Safety truck to share vital road safety message
Motorists are being urged to educate themselves on how to safely share busy stretches of roads like Coalfields Highway with heavy vehicles.
The message from the Industry Road Safety Alliance South West (IRSA-SW) comes as longer trucks are about to start using the whole of Coalfields Highway and the number of heavy vehicles on the route reaches peaks last seen in 2009.
IRSA-SW chairman Simon Dent said the real danger posed by the mix of heavy and light vehicle on our region’s roads was the main reason for bringing the Australian Trucking Association’s award-winning Safety Truck to Collie on Wednesday, 21 September.
Of the 88 road fatalities in WA during the first six months of 2016, 12 involved a truck. Across Australia in 2015, 211 people were killed in crashes involving heavy vehicles. In about 80 per cent of fatal multiple-vehicle crashes, fault was not assigned to the heavy vehicle driver.
Visitors to the Safety Truck will be able to sit in the prime mover cab to get a truck driver’s perspective as well as take in truckies’ top tips such as not cutting in front of their vehicles, not overtaking when they were turning, and avoiding blind spots. Members of the public are encouraged to visit the truck at Collie Senior High School, between 11am-1pm.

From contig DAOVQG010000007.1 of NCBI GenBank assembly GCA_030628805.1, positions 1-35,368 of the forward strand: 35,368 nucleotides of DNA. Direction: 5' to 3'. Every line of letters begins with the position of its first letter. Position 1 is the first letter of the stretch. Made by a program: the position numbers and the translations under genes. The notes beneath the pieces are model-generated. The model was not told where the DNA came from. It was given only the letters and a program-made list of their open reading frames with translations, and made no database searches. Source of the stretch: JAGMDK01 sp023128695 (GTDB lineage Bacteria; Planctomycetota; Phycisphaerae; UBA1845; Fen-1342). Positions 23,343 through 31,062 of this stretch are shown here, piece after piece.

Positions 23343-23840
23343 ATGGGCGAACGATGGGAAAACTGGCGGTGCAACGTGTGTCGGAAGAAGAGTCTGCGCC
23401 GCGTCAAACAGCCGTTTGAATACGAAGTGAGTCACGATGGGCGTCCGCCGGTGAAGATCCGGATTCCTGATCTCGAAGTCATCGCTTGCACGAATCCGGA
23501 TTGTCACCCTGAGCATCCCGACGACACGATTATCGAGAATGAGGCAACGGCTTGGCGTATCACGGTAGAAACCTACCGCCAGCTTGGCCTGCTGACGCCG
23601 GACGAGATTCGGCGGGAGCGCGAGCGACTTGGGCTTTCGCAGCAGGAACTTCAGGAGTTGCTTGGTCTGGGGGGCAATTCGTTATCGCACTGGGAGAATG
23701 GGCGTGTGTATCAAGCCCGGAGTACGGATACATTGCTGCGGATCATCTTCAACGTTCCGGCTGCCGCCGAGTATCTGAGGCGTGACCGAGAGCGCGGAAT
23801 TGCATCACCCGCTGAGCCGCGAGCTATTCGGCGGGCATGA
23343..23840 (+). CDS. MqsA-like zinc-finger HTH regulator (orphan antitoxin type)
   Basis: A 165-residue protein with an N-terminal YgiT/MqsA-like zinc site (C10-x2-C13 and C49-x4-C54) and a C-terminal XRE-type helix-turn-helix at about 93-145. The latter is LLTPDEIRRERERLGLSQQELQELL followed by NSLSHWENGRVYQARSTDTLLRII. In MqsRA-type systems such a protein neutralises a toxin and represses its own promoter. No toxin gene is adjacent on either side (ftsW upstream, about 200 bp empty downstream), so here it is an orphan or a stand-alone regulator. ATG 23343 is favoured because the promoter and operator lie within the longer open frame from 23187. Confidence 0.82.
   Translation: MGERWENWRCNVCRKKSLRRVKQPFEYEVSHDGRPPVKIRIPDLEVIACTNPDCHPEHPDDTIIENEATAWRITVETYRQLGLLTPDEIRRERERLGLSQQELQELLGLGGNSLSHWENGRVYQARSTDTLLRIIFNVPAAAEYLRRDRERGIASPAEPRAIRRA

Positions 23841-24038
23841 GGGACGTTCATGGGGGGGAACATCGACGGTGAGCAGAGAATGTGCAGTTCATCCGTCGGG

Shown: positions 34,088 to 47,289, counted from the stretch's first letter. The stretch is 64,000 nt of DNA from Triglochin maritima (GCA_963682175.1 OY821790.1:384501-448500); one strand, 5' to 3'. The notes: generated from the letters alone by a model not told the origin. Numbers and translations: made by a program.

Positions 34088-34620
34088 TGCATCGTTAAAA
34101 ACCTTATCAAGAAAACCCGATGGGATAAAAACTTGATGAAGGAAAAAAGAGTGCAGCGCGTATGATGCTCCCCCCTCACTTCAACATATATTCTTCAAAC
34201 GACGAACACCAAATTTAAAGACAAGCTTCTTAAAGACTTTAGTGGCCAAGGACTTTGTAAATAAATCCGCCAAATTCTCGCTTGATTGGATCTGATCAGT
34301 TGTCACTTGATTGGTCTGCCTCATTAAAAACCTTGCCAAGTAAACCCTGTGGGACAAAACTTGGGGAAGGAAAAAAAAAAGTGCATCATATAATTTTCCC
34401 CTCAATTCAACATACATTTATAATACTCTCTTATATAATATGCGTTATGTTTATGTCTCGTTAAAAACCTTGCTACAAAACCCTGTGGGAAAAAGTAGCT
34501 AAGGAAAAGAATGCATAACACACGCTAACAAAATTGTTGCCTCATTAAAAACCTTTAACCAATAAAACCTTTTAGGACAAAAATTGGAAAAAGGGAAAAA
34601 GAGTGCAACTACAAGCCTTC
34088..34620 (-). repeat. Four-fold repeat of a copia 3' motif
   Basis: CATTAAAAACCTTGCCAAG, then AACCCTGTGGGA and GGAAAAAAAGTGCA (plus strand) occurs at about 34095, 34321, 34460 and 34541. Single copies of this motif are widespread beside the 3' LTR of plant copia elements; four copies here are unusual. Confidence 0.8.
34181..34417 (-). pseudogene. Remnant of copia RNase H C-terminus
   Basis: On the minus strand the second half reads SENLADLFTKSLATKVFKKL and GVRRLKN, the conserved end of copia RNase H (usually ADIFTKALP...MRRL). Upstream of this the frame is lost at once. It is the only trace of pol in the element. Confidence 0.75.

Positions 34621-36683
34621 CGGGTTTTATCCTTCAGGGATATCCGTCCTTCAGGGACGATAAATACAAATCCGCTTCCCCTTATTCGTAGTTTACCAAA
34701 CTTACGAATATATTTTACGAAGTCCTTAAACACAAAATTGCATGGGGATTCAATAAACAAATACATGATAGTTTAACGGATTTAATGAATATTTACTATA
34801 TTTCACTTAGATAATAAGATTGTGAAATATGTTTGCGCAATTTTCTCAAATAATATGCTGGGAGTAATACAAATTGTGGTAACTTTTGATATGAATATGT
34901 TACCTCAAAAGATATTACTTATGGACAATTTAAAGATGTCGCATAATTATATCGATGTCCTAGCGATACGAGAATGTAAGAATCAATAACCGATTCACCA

The IRSA-SW – which takes in industry as well as local and state government players around Collie, Bunbury and Boddington – is coordinating the Collie visit on behalf of Transafe WA, which is heading a State-wide tour.
Mr Dent said the IRSA-SW believed it was important to bring the valuable educational tool to the Collie and Bunbury area given about 750 heavy vehicles a day currently shared Coalfields Highway with more than 4,000 light vehicles. The numbers are even higher on South Western Highway between Roelands and Bunbury.
He said motorists also needed to be aware that longer trucks would soon start using the full stretch of Coalfields Highway. At present, only road trains up to 27.5 metres in length can make the descent down Roelands Hill. That will soon change to road trains up to 36.5 metres long. The change follows feedback from the transport industry that longer vehicles should be allowed to make the trip because recent upgrades to Coalfields Highway had led to safety improvements.
The timing coincides with the completion of a $1.37 million upgrade of Roeland’s Hill heavy vehicle bay on Coalfields Highway, which increases its capacity from five road trains to 12. The work is part of a $48 million upgrade of Coalfields Highway from west of the Wellington Dam turn-off to just west of the town of Collie.
Since 2009 when the upgrade of Coalfields Highway started in earnest, the number of crashes on Coalfields Highway has fallen by more than 40 percent. The IRSA-SW was formed around this time and has been credited with helping bring down the trauma rate through its lobbying, education and awareness efforts, and traffic coordination.
For more information, contact Suellen Jerrard, 0417 949 817